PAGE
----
Cache me if you can

22 בנובמבר 2007

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3 תגובות

 

WCF provides nice capability of extending the behavior of operations by implementing IOperationBehavior interface. I want to concentrate on ApplyDispatchBehavior method of that interface, which purpose is to do extention to server side calls. I will show how I use this extensability to provide a nice and easy cache mechanisam.

I will make a class which derives from Attribute class and implements an IOperationBehavior interface. Now I want to interfire in the invoke process of the method so I need to make another class that implements IOperationInvoker interface and would hold the cache logic. And then set it to dispatch.Invoker property of the ApplyDispatchBehavior method. Let see some code:

class CacheMeAttribute: Attribute, IOperationBehavior
{
    #region IOperationBehavior Members
    public void ApplyDispatchBehavior(OperationDescription description, DispatchOperation dispatch)
    {
        dispatch.Invoker = new CommonInvoker(dispatch.Invoker);
    }
    //other interface methods.
    
    #endregion
} 
class CommonInvoker : IOperationInvoker
{
    public Cache AppCache
    {
        get
        {
            return HttpRuntime.Cache; 
        }
    }

    IOperationInvoker BaseInvoker;
        
    public CommonInvoker(IOperationInvoker baseInvoker)
    {
        this.BaseInvoker = baseInvoker;
    }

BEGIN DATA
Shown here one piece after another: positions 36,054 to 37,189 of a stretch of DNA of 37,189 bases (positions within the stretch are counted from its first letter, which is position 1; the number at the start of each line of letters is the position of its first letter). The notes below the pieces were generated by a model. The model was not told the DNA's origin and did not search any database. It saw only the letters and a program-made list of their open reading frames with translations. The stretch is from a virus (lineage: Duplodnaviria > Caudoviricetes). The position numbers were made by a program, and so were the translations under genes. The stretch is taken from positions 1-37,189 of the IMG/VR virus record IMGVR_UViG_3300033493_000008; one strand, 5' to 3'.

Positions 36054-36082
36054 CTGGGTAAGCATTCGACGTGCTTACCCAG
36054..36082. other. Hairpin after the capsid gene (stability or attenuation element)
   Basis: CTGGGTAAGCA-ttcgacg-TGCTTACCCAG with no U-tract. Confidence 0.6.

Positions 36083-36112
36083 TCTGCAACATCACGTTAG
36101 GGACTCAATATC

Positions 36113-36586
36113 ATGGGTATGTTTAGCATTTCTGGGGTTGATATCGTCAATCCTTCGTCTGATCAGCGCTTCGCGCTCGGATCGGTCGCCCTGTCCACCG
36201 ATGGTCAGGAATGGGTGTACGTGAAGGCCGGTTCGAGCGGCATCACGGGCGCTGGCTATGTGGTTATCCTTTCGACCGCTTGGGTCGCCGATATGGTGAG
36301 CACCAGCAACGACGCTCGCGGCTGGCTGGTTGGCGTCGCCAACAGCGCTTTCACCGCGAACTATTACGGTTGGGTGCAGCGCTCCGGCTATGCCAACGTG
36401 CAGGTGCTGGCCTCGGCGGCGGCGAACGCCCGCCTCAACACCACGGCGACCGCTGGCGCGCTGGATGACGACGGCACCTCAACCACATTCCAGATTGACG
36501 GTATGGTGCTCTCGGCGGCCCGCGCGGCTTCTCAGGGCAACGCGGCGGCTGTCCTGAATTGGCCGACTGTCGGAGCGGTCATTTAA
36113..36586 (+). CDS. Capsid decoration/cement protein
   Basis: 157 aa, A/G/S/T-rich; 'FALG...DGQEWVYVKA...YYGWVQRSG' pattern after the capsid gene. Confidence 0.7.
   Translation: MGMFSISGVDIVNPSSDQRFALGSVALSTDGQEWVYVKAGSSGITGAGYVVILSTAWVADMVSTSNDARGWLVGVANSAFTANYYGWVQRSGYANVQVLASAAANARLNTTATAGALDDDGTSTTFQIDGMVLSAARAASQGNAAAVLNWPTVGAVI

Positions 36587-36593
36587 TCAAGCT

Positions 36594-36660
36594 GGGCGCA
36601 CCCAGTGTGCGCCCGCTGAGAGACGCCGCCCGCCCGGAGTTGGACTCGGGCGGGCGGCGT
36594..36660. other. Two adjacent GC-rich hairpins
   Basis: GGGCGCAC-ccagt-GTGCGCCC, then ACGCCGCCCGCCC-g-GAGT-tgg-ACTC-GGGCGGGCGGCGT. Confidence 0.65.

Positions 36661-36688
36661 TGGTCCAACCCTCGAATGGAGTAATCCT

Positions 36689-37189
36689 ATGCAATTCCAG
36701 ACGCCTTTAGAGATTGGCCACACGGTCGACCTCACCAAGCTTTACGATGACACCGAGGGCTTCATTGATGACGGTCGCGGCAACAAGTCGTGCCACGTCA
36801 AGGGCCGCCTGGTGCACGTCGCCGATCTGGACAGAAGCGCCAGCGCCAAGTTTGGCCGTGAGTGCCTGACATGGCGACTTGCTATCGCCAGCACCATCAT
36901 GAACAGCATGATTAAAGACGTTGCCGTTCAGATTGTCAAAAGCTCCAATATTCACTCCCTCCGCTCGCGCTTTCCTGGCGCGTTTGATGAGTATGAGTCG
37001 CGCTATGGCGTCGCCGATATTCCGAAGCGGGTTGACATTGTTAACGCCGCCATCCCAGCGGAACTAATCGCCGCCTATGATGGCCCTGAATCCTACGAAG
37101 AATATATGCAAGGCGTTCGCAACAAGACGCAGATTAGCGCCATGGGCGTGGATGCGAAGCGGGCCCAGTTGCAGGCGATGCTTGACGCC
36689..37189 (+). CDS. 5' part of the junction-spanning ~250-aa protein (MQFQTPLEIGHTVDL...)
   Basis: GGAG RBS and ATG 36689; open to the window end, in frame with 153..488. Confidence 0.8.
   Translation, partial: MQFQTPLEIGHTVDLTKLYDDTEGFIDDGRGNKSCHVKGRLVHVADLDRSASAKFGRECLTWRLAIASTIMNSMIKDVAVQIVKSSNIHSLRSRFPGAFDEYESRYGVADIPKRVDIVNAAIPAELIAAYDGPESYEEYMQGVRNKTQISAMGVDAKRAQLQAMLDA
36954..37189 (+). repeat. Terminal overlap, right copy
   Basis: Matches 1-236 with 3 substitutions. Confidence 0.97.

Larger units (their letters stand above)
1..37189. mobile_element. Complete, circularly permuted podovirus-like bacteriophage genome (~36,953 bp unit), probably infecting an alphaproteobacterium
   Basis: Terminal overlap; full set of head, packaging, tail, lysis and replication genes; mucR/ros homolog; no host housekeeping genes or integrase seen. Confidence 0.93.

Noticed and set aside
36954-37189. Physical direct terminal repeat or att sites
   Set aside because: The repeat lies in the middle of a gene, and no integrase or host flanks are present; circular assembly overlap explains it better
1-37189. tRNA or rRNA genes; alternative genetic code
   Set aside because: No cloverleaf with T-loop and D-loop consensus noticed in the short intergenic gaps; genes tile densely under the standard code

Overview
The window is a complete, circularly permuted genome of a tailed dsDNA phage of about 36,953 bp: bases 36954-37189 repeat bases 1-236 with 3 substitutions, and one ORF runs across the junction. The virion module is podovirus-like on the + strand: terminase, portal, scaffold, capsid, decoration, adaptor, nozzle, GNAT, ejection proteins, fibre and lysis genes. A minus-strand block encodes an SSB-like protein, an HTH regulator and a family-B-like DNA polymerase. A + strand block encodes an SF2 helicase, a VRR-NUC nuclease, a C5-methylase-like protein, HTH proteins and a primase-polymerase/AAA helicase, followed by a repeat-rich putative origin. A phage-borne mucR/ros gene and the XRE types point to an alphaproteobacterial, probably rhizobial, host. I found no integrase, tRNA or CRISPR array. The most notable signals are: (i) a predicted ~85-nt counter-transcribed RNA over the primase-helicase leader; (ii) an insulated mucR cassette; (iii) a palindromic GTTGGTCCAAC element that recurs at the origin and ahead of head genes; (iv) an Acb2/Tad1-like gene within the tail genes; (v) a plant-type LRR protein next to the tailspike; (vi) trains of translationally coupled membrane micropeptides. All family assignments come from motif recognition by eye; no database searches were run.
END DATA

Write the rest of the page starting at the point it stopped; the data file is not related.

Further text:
#region IOperationInvoker Members

    public object[] AllocateInputs()
    {
        object[] ret = this.BaseInvoker.AllocateInputs();
        return ret;
    }

    public object Invoke(object instance, object[] inputs, out object[] outputs)
    {
        string key = GetCacheKey(inputs);
        object result = AppCache[key];
        if (result == null)
        {
            result = this.BaseInvoker.Invoke(instance, inputs, out outputs);
            AppCache[key] = result;
        }
        outputs = new object[0];
        return result;
     }

     // other interface methods.

      #endregion

    private string GetCacheKey(object[] inputs)
    {
        string key = string.Empty;
        for (int i = 0; i < inputs.Length; i++)
             key += inputs[0].ToString();
        return key;
    }
}

The cache algorithm is shown in the Invoke method and cache the return value of the calling method by the parameters given to the method input. I use HttpRuntime.Cache for the caching and it work well for both win and web application as I explained in my last post.

Now all you have to do in order to cache data is add CacheMe attribute over a method like this:

[ServiceContract(Namespace = "Dobkin.Services")]
interface IMyService
{
    [OperationContract]
    string Mult(int x, int y);
}

class MyService : IMyService
{
    [CacheMe]
    public long Mult(int x, int y)
    {
        return x * y;
    }
} 

And that's it. Now every time that Mult method will be called then the CommonInvoker will check if there is entry in the cache with a 'xy' key. If there is, the value will be returned to the caller without executing the method.

See full example of the code here.

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3 תגובות

  1. rrfrqrmq10 בינואר 2008 ב 21:25

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  2. Ronnie11 בנובמבר 2008 ב 12:26

    This is a great post, Nati, and it was very useful for other things besides caching. One word of caution though for anyone who reuses the CommonInvoker class though–the Invoke() method sets the out parameters to an empty array, which will not work if any of your WCF operations use out params, and there's nothing in the cache for a response.

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  3. David11 במרץ 2009 ב 13:17

    With your key construction, if you call the service to multiple 36 x 2, and then again to multiple 3 x 62, won't it tell you that 3 x 62 = 72?

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